View Full Version : Possible Classification Change of TS for DSM-V


Don S.
05-15-10, 06:52 PM
I received an email inquiry at my website asking if I consider a possible revision in the classification of TS in DSM-V to be a vindication of my views denying that TS is an organic illness as opposed to a psychiatric one. The following is my response.

Thank you for your inquiry. If this change were to come to fruition, it would not only be long overdue but, in my estimation, attests to the fact that TS should never have been reclassified as a “neurological disorder” in the first place as explained in my essays on the subject.
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For those unfamiliar with DSM, it stands for Diagnostic and Statistical Manual and has been published by the American Psychiatric Association since 1952. It is widely held to be authoritative by a range of players regarding psychiatric illnesses, including physicians and insurance companies. The manual has been updated several times and currently possible revisions are being considered for the fifth manual or DSM-V.

In DSM-IV, the current edition, TS is classified under the heading “Disorders Usually First Diagnosed in Infancy, Childhood or Adolescence.” Although that certainly describes TS accurately, it is rather a mealy-mouthed classification that is currently being considered for elimination; a change that I would wholeheartedly endorse. (TS is named for a French physician. Why not classify it under “Diseases Named for French Physicians”? Its present classification is little more edifying.) <O:p< font>

Unfortunately, the DSM work group considering how to classify TS is recommending that it remain under its present classification. However, if the classification is discontinued, they are recommending it be assigned to “Anxiety and Obsessive-Compulsive Disorders” exactly as I advocate and hold to be obvious. The Tourette Syndrome Association and other advocates for those with Tourette’s Syndrome have, of course, launched a lobbying counterattack to prevent the change.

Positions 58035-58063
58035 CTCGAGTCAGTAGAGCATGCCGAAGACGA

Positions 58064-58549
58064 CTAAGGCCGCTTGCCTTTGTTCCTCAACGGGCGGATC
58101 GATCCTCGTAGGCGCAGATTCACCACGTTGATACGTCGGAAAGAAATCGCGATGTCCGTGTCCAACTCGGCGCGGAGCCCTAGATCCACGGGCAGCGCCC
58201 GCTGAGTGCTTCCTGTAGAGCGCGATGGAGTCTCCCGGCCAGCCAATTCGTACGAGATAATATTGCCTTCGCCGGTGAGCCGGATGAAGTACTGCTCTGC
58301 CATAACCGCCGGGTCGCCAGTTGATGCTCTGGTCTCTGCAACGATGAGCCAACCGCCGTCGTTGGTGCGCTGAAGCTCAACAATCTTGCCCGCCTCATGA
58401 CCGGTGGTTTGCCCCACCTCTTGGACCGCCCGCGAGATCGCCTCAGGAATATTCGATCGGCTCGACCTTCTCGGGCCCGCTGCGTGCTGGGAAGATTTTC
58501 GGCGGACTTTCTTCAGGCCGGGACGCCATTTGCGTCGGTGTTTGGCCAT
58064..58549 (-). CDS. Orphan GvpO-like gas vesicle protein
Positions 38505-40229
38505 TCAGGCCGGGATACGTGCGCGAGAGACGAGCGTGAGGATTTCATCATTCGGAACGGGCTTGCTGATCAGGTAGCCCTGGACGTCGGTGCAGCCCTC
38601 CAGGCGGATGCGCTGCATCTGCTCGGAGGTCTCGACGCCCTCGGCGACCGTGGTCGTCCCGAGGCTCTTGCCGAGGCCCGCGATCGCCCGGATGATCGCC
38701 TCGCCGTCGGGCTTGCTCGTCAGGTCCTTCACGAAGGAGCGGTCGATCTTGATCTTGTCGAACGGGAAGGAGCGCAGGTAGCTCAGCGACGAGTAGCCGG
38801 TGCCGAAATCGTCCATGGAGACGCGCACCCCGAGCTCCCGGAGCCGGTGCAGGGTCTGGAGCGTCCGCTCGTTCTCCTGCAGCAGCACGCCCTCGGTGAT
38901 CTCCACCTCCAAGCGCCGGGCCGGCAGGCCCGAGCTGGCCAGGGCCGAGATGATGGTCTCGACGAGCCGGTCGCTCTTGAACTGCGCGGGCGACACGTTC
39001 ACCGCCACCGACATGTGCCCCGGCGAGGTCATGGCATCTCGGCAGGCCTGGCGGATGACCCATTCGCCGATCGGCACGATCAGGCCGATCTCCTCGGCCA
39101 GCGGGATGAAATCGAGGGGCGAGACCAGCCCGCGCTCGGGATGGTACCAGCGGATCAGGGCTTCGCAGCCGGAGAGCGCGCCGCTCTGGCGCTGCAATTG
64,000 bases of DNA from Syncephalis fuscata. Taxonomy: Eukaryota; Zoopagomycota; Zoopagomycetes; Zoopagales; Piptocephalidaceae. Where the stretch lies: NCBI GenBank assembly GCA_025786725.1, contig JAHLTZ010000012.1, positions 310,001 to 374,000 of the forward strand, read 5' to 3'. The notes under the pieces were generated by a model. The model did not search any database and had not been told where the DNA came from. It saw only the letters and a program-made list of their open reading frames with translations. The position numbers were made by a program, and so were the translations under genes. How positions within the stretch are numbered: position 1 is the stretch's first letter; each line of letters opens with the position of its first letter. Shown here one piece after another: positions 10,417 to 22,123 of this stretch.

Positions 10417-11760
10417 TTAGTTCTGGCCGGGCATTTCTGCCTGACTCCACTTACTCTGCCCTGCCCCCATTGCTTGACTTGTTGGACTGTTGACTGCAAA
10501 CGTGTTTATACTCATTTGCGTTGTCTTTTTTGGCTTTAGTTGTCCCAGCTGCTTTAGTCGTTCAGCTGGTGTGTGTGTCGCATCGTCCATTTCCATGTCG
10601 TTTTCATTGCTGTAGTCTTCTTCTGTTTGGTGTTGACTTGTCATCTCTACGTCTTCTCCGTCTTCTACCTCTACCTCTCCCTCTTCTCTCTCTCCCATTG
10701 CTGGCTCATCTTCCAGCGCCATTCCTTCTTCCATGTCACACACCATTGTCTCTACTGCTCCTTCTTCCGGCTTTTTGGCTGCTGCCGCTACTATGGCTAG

As I have stated elsewhere, I do not see what real benefit it is to those who suffer with TS to maintain what I perceive to be the transparent fiction that Tourette’s is organic. Admittedly, the status quo does have certain economic benefits in regard to treatment options. However, I strongly hold that TS sufferers would be better off if TSA and other advocates for TS patients would accept TS as a psychiatric condition and shift their focuses to lobbying for funding of various behavioral therapies that hold actual, demonstrated promise for vastly improving the conditions and lives of TS sufferers, as well as for better understanding of those who suffer from various mental illnesses. As the matter stands now, TS sufferers are all too often left passively waiting for the magic bullet of a cure, such as a medication or an operation, while researchers are off on a forty year old quixotic search for the elusive (and in my opinion, nonexistent!) underlying physical cause of the affliction.

The absurdity of the situation is evidenced by the fact that TS is classified at all by DSM, an organ of the American Psychiatric Association. Why is an association of psychiatrists categorizing that which is allegedly an organic illness?
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I chose not to comment on the possible change in Tourette’s classification at the DSM website. Although I have numerous hits on my several TS related articles, I have no idea who exactly are reading them. However, I do not flatter myself into thinking that any of my views were even incrementally involved in the consideration of such a proposed change. I am not at all confident that the prospective change in classification will occur in DSM-V. Such a change would necessitate the folks at the American Psychiatric Association to actually act like scientists as opposed to politicians.<O:p< font>
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